Hsieh CJ, Kuo PL, Hsu YC, Huang YF, Tsai EM, Hsu YL. Arctigenin, a dietary phytoestrogen, induces apoptosis of estrogen receptor-negative breast cancer cells through the ROS/p38 MAPK pathway and epigenetic regulation. Free Radic Biol Med 2014;67:159-70.  Back to cited text no. 66
    
67.
Zhang X, Wang X, Wu T, Li B, Liu T, Wang R, et al. Isoliensinine induces apoptosis in triple-negative human breast cancer cells through ROS generation and p38 MAPK/JNK activation. Sci Rep 2015;5:12579.  Back to cited text no. 67
    
68.
Cittelly DM, Das PM, Salvo VA, Fonseca JP, Burow ME, Jones FE. Oncogenic HER2{Delta} 16 suppresses miR-15a/16 and deregulates BCL-2 to promote endocrine resistance of breast tumors. Carcinogenesis 2010;31:2049-57.  Back to cited text no. 68
    
69.
Mavrogiannis AV, Kokkinopoulou I, Kontos CK, Sideris DC. Effect of vinca alkaloids on the expression levels of microRNAs targeting apoptosis-related genes in breast cancer cell lines. Curr Pharm Biotechnol 2018;19:1076-86.  Back to cited text no. 69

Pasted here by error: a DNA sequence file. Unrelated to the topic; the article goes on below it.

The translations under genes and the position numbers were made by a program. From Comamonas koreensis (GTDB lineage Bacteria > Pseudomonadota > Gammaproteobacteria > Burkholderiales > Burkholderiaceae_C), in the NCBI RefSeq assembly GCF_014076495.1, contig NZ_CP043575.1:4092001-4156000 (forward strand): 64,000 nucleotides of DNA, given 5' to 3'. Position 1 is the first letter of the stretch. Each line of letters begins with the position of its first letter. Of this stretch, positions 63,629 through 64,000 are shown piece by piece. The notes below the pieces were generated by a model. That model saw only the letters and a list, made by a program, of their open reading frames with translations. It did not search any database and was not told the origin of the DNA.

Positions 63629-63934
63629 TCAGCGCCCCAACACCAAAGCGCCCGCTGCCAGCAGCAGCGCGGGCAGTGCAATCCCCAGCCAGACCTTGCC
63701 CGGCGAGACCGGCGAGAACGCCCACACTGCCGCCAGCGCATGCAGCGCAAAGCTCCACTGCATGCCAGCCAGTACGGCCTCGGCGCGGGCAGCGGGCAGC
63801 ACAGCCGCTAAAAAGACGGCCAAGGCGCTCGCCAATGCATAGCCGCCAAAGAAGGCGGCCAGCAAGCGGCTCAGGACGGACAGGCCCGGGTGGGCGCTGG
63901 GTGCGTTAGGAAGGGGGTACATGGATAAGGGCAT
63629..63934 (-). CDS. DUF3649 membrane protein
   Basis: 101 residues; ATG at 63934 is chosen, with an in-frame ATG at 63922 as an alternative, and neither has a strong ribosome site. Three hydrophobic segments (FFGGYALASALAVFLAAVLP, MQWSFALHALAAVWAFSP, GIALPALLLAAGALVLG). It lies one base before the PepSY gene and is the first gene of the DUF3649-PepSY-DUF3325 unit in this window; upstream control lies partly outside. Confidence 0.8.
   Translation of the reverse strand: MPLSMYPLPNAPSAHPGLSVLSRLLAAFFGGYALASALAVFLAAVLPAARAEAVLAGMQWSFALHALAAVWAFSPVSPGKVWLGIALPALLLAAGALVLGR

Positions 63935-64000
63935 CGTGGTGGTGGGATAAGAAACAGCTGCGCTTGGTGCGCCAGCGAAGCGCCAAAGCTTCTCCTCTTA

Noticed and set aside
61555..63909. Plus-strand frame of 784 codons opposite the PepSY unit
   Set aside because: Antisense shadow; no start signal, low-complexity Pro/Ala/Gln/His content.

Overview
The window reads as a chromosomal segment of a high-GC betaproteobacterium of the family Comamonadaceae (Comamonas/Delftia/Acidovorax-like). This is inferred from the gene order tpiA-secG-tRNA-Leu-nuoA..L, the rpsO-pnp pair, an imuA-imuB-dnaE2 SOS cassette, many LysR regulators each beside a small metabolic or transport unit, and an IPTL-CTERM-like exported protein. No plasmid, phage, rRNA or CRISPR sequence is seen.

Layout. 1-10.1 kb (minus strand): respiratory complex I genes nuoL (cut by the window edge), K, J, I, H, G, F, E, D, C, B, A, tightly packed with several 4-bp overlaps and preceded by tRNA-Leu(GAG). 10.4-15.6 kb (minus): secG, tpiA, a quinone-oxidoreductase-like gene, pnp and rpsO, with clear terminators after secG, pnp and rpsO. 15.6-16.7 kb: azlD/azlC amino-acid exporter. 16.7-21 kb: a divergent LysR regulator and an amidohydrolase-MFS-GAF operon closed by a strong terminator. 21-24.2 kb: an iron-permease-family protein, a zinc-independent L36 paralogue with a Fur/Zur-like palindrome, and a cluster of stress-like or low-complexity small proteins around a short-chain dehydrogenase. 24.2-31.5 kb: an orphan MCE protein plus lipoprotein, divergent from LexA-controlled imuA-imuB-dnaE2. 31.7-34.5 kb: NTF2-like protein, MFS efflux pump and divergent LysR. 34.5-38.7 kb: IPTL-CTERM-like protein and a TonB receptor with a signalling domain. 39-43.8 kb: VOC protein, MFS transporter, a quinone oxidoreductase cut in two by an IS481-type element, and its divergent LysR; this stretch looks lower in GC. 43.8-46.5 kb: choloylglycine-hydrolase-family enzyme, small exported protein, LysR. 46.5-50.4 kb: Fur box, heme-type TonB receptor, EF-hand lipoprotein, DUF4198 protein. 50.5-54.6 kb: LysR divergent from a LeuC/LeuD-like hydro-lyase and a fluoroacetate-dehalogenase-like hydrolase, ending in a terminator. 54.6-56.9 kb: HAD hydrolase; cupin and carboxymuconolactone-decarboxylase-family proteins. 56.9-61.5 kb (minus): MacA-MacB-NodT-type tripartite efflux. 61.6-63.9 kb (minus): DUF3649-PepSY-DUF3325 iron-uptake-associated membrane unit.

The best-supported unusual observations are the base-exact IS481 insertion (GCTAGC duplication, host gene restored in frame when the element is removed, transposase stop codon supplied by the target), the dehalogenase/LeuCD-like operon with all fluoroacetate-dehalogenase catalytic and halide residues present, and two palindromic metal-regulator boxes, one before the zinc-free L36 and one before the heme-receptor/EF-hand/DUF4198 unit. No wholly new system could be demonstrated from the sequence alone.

70.
Hwang BM, Chae HS, Jeong YJ, Lee YR, Noh EM, Youn HZ, et al. Protein tyrosine phosphatase controls breast cancer invasion through the expression of matrix metalloproteinase-9. BMB Rep 2013;46:533-8.  Back to cited text no. 70
    
71.
Gong Y, Chippada-Venkata UD, Oh WK. Roles of matrix metalloproteinases and their natural inhibitors in prostate cancer progression. Cancers (Basel) 2014;6:1298-327.  Back to cited text no. 71
    
72.
Yelken BÖ, Balcı T, Süslüer SY, Kayabaşı Ç, Avcı ÇB, Kırmızıbayrak PB, et al. The effect of tomatine on metastasis related matrix metalloproteinase (MMP) activities in breast cancer cell model. Gene 2017;627:408-11.  Back to cited text no. 72
    
73.
Li M, Li P, Zhang M, Ma F. Brucine suppresses breast cancer metastasis via inhibiting epithelial mesenchymal transition and matrix metalloproteinases expressions. Chin J Integr Med 2018;24:40-6.  Back to cited text no. 73
    
74.
Hu KF, Kong XY, Zhong MC, Wan HY, Lin N, Pei XH. Brucine inhibits bone metastasis of breast cancer cells by suppressing Jagged1/Notch1 signaling pathways. Chin J Integr Med 2017;23:110-6.  Back to cited text no. 74
    



 
 
    Tables

  [Table 1]



 

Top
 
  Search
 
    Similar in PUBMED
   Search Pubmed for
   Search in Google Scholar for
 Related articles
    Access Statistics
    Email Alert *
    Add to My List *
* Registration required (free)  

 
  In this article
Abstract
Introduction
Definition of Al...
The Effect and M...
Conclusion
References
Article Tables

 Article Access Statistics
    Viewed1435    
    Printed22    
    Emailed0    
    PDF Downloaded191    
    Comments [Add]    

Recommend this journal